Internship and job shadowing experienecs are great opportunities for students to gain career-related knowledge and work experience that extends their learning beyond the classroom. The setting may be a non-profit organization, a government office, or a private/public for-profit business. Internship placements may be paid or unpaid and may qualify for academic credit. These factors are determined by the employer and/or in collaboration with the student and university.
Why should I intern or job shadow?
Internships and job shadowing experiences give students the opportunity to learn more about their fields of study, develop marketable skills, expand their networks, build self-confidence, and increase their chances of being hired upon graduation.
How do I get an internship?
For internships, the process is similar to finding a job. You will need to get your resume and cover letter ready to go! You should do some research to find companies or organizations within your field of study that offer internships. A good place to start looking is on College Central Network, Cameron’s online job posting board. Word of mouth is another great way to find an internship. Visit with your professors and see if they know of any opportunities for you. If you still cannot find an internship, create your own. Find local businesses that line up with your field of study and call their Human Resources office to inquire about an internship opportunity. As with the job search, you can contact our Career Services staff for assistance. For more information, you can also refer to the Internship Handbook below.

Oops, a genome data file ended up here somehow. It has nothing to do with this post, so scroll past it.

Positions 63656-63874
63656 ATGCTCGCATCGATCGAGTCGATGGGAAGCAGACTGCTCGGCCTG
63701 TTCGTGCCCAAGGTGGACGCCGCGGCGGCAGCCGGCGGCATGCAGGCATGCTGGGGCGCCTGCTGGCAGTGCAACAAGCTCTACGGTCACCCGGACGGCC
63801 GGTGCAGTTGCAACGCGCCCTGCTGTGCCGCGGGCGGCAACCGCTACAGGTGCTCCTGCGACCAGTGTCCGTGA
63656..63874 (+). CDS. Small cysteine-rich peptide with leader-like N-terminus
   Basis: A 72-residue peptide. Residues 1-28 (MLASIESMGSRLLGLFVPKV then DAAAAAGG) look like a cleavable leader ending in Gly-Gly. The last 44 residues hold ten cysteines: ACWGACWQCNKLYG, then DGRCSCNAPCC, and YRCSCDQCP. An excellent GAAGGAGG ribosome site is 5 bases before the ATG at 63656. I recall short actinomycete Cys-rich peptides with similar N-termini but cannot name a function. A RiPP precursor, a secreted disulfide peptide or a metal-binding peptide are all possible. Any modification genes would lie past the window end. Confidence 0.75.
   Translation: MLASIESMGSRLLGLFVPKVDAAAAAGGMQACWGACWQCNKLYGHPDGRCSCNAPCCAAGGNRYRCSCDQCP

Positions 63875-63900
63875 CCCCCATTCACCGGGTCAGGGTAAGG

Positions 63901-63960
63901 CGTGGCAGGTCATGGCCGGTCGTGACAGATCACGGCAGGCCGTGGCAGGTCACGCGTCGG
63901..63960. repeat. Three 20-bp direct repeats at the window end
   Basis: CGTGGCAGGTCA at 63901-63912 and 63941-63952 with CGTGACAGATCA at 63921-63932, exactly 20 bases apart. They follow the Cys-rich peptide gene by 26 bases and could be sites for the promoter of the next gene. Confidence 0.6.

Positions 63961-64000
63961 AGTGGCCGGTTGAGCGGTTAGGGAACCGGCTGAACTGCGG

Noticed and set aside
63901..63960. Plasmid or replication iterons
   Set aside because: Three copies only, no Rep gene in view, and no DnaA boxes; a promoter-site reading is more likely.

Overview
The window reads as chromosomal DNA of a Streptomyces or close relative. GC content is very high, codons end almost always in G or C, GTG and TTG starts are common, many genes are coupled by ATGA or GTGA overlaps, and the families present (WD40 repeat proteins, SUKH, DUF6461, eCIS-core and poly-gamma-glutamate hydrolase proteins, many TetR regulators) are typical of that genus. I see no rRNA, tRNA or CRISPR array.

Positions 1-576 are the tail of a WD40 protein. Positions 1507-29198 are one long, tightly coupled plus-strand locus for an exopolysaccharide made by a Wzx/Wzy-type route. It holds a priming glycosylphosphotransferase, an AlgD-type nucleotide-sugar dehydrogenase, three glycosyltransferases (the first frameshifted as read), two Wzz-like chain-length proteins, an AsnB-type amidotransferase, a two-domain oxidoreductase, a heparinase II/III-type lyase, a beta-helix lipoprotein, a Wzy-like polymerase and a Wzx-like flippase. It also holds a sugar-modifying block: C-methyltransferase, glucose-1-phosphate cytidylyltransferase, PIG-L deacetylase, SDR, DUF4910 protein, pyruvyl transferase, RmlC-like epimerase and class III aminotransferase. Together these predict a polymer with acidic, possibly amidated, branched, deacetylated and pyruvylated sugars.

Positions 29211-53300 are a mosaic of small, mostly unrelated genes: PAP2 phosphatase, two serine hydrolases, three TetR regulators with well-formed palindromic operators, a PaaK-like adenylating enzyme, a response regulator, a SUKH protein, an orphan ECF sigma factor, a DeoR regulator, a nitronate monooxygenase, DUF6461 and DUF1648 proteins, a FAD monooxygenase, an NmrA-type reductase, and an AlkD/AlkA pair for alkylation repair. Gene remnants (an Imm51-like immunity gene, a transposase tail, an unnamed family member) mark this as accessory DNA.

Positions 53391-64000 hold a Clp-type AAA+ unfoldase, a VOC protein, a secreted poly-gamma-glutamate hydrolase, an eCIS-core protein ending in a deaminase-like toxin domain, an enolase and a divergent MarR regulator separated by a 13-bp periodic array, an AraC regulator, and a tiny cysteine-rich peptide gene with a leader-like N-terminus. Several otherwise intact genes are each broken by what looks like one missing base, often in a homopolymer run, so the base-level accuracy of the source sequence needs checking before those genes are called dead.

How do I job shadow?
For Job Shadowing experiences, Cameron University offers an opportunity each Spring, called "Take an Aggie to Work". Career Services pairs student applicants with employers and provides a forum, in which students can job shadow professionals in their field for a day. Job Shadowing is highly beneficial for students because it allows them to quickly catch a glimpse into a company or profession, in order to make appropriate career and academic major choices.